Alaska’s North Slope may hold as much as 2 billion barrels of oil, the second-largest U.S. deposit of unconventional crude, and 80 trillion cubic feet of gas, the fourth-largest gas-shale deposit, the U.S. Geological Survey said today.

With only 4 states examined, much oil rich country is ignored—like the recent 1.5 billion barrel find in Colorado. Overall, American oil reserves, which also include much undiscovered in areas which ban drilling, like most coastal regions, is absolutely massive. Says one headline: USA has 7-9 trillion barrels of oil—possibly over 1 trillion barrels recoverable.

B. Natural Gas

It would be tedious to cover all the massive new natural gas deposits discovered in the last few years in America. Suffice it to say that one author titled an article: The Dawn of the Natural Gas Era. Another claims America has 500 years of gas with present reserves. Writes petroleum expert Daniel Yergin,

The biggest energy innovation of the decade is natural gas—more specifically what is called “unconventional” natural gas. Some call it a revolution. Yet the natural gas revolution has unfolded with no great fanfare, no grand opening ceremony, no ribbon cutting. It just crept up. In 1990, unconventional gas—from shales, coal-bed methane and so-called “tight” formations—was about 10% of total U.S. production. Today it is around 40%, and growing fast, with shale gas by far the biggest part.

States another source,

America has become, in the eyes of energy professionals, the Saudia Arabia of natural gas thanks to shale gas. The DOE estimates that shale gas reserves alone are 750 trillion cubic feet. Combined with other domestic sources of natural gas, the United States has enough natural gas to last for over a century, and the numbers continue to climb.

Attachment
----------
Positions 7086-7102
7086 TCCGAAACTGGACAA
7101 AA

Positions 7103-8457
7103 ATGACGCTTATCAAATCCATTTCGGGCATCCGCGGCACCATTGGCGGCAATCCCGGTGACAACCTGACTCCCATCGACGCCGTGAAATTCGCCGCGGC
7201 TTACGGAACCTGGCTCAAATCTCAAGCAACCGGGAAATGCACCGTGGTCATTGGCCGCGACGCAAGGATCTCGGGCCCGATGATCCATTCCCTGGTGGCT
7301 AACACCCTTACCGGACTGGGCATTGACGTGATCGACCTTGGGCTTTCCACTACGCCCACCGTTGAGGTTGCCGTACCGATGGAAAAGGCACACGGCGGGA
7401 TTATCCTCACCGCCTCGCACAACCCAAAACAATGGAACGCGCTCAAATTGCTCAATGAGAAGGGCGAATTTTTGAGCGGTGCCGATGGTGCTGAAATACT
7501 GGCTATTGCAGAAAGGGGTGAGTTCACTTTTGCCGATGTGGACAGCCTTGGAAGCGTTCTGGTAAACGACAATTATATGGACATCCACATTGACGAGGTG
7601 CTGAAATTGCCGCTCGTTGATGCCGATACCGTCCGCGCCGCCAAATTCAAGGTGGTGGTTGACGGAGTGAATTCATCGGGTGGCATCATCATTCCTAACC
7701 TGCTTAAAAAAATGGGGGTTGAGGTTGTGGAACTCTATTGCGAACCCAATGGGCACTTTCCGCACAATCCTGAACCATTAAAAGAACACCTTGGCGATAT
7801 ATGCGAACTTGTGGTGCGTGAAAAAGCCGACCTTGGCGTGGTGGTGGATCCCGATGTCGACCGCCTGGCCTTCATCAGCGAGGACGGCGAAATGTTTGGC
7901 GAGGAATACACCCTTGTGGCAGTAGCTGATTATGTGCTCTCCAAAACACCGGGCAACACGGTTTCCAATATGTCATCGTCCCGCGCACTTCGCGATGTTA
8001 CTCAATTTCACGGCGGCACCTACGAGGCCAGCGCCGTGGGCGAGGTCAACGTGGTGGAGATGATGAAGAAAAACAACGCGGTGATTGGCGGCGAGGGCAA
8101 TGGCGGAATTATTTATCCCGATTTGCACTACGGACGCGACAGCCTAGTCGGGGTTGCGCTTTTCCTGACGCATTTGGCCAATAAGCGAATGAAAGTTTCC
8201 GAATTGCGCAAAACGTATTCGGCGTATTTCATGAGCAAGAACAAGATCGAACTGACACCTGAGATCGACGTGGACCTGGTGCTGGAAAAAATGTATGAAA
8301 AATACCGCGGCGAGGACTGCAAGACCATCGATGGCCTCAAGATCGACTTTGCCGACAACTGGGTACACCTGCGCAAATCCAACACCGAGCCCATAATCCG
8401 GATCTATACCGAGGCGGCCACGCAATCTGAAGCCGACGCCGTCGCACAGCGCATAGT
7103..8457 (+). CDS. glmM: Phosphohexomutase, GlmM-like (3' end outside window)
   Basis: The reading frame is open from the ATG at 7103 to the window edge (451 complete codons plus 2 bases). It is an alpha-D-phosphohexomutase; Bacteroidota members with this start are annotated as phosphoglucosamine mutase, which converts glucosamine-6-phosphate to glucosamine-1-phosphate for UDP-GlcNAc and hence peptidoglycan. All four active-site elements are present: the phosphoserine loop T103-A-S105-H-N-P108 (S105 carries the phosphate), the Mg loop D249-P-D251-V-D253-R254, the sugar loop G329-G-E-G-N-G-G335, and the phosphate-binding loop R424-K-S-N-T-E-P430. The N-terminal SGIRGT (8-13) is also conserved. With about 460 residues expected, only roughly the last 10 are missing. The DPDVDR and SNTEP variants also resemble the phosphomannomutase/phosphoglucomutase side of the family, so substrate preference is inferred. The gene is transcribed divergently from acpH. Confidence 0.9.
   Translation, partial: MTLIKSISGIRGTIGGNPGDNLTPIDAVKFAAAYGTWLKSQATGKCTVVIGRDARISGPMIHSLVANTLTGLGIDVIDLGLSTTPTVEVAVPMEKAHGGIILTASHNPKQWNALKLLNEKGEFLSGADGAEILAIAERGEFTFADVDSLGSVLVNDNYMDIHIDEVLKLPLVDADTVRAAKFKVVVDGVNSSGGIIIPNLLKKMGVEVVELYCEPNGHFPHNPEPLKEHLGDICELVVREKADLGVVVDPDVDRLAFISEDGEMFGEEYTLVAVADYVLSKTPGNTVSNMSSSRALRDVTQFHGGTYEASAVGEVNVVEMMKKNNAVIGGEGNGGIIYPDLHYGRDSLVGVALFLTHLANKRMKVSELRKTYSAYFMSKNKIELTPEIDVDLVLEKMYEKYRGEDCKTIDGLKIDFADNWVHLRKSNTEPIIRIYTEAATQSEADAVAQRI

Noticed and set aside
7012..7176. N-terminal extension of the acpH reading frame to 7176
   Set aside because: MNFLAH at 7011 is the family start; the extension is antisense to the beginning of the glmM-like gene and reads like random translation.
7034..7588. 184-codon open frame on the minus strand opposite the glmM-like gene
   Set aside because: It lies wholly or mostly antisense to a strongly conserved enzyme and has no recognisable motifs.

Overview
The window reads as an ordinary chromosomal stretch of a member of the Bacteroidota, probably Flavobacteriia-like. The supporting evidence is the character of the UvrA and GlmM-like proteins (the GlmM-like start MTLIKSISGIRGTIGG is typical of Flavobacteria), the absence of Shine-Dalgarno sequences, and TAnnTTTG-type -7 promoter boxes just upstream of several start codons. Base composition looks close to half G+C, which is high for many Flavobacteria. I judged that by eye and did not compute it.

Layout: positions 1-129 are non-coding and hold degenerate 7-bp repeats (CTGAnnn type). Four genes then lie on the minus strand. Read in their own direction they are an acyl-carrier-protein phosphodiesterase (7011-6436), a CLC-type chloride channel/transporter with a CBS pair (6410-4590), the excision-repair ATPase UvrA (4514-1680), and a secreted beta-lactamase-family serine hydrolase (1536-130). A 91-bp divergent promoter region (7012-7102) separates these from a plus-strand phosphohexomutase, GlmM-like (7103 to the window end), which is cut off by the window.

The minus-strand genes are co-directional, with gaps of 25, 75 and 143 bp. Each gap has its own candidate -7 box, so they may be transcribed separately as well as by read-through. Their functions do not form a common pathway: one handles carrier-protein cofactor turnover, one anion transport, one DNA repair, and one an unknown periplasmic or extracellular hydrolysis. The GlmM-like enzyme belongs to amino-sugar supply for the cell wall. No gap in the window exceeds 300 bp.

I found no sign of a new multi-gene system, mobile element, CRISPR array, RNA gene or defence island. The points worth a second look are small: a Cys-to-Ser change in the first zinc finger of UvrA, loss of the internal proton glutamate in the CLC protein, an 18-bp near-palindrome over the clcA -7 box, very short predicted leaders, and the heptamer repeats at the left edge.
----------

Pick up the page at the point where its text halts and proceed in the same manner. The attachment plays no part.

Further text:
Ellesmere Ice Shelf

Late last year and early this year, various news stories reported the demise of the Ayles Ice Shelf, Ellesmere Island. On Dec. 29, 2006, National Geographic reported Giant Ice Shelf Breaks Off in Canadian Arctic and on Jan 4, 2007, CNN reported the story. The catastrophe actually occurred in August 2005, but no one noticed reported it until 16 months later.

From the story:

The mass of ice broke clear 16 months ago from the coast of Ellesmere Island, about 800 kilometers (497 miles) south of the North Pole, but no one was present to see it in Canada’s remote north. Scientists using satellite images later noticed that it became a newly formed ice island in just an hour and left a trail of icy boulders floating in its wake. (Watch the satellite images that clued in ice watchers) ..

The event registered as a small earthquake on instruments stationed 150 miles (250 kilometers) away, Warwick Vincent of Quebec’s Laval University told the CanWest News Service.

The Washington Post reported the story here showing the following picture from NASA. The Ayles ice shelf is visible in the center of the photograph at the lower part of the open water. They reported:

Within days of breaking free, the Ayles Ice Shelf drifted about 30 miles offshore before freezing into the sea ice.

A specialist scientist (Vincent) said that such an event was unprecedented in the tennnnnnnnnn years that he had been studying the area.

Interestingly, Hattersley-Smith 1967 (Arctic Circular 17, 13-14 noted up in Jeffries 1986) had previously observed that the Ayles Ice Shelf no longer existed. Jeffries 1986: